Closed die forging usually is precision-machined to achieve net shape or near-net shape finished products. When you use forging, less post-forging operations are needed because near-net shape products are formed and created. Otherwise said, you’ll save a substantial amount of time and effort when you use this type of process.
Closed Die Forging Process
Basics of Closed Die Forging
Also known as the impression-die forging of titanium, aluminum, steel, or other types of alloys, closed die forging can practically produce a wide array of 3D shapes that differ in weight from ounces to tons. This type of forging is primarily created on hammers, mechanical press, and hydraulic presses with powerful capacity that can reach up to 50,000 pounds.
What it Contains and Yields
As the name suggests, two or more closed dies comprising impressions of the shape are merged together as forging stock that endures plastic deformation. Since the die contours control the metal flow, closed die forging can produce closer tolerances and more difficult shapes as compared to open die forging processes.
Best Thing About Closed Die Forgings
One of the best things about forging is its adaptability and versatility with its components because the manufacturer can use any form of raw metal or even alloys using this method. It doesn’t matter if the user needs small or medium-sized metal parts – closed die forging can quickly produce them.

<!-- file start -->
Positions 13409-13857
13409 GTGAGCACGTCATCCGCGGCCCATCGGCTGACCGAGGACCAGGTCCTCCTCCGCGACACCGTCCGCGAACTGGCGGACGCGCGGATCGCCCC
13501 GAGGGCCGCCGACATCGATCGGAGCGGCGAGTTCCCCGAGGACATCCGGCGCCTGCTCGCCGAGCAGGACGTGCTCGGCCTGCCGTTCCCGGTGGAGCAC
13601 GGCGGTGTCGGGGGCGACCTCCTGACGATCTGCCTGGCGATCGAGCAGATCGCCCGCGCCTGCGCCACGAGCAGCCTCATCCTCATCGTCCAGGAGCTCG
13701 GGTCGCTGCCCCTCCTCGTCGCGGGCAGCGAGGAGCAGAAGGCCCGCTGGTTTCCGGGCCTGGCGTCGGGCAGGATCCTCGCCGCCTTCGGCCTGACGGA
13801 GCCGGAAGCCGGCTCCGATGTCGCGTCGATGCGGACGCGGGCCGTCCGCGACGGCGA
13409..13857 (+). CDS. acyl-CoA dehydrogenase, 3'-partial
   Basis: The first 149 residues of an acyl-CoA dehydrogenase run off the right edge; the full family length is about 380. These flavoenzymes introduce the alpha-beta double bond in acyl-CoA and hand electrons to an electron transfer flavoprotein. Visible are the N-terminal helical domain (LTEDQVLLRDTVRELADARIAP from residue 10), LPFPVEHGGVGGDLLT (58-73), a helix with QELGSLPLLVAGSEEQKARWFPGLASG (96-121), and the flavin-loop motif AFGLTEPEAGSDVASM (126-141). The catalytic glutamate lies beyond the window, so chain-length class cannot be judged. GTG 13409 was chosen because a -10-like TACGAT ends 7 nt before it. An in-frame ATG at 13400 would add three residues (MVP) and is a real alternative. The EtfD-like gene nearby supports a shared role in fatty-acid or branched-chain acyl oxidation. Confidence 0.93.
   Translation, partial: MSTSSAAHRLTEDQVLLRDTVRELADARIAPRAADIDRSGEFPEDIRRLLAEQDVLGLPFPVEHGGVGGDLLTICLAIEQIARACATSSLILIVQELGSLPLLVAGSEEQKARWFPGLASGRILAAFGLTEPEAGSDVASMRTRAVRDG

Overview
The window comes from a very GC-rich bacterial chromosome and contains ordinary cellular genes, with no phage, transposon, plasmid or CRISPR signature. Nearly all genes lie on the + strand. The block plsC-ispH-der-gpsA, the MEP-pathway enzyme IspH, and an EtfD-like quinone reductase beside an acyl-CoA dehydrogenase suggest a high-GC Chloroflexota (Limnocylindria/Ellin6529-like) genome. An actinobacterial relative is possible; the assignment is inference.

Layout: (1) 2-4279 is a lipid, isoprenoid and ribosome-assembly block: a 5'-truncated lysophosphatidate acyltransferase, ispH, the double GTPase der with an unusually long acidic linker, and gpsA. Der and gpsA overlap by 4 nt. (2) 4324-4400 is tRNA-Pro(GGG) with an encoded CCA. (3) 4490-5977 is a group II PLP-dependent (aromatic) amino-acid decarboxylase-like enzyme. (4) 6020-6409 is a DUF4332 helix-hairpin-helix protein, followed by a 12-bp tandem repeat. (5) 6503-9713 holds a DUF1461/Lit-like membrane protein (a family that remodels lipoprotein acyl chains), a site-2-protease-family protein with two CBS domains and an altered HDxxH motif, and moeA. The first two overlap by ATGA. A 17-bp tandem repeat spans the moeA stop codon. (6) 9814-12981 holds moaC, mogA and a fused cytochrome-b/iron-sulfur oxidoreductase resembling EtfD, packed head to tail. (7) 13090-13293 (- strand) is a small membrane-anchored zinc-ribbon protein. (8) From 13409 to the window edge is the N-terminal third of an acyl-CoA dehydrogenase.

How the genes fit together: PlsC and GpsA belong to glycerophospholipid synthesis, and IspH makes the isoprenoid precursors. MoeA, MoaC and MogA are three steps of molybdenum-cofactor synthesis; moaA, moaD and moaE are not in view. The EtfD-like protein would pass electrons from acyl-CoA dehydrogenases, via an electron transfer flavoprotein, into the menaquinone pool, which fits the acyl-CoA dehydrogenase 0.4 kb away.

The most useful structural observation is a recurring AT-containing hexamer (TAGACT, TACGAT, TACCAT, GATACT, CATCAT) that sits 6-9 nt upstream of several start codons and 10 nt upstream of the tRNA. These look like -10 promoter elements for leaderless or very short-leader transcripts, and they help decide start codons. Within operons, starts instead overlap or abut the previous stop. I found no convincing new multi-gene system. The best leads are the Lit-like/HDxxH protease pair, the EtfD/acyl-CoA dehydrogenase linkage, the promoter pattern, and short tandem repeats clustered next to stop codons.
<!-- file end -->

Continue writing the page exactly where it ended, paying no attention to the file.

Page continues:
Closed die forging involves the most complex components with long and thin portions that integrate small webs and relatively high vertical projections like bosses and ribs. Likewise, it also includes simple elements to forge secure disc-like configurations, block-like shape solids, and spherical shape configurations. While most of these parts are commonly symmetrical, others integrate all kinds of design components such as pockets, cavities, holes, protrusion, flanges, and a whole lot more. These are used to produce a very non-symmetrical forging. Additionally, portions of the materials used can be easily curved and bent in one or more planes.
Know More About Closed Die Forging
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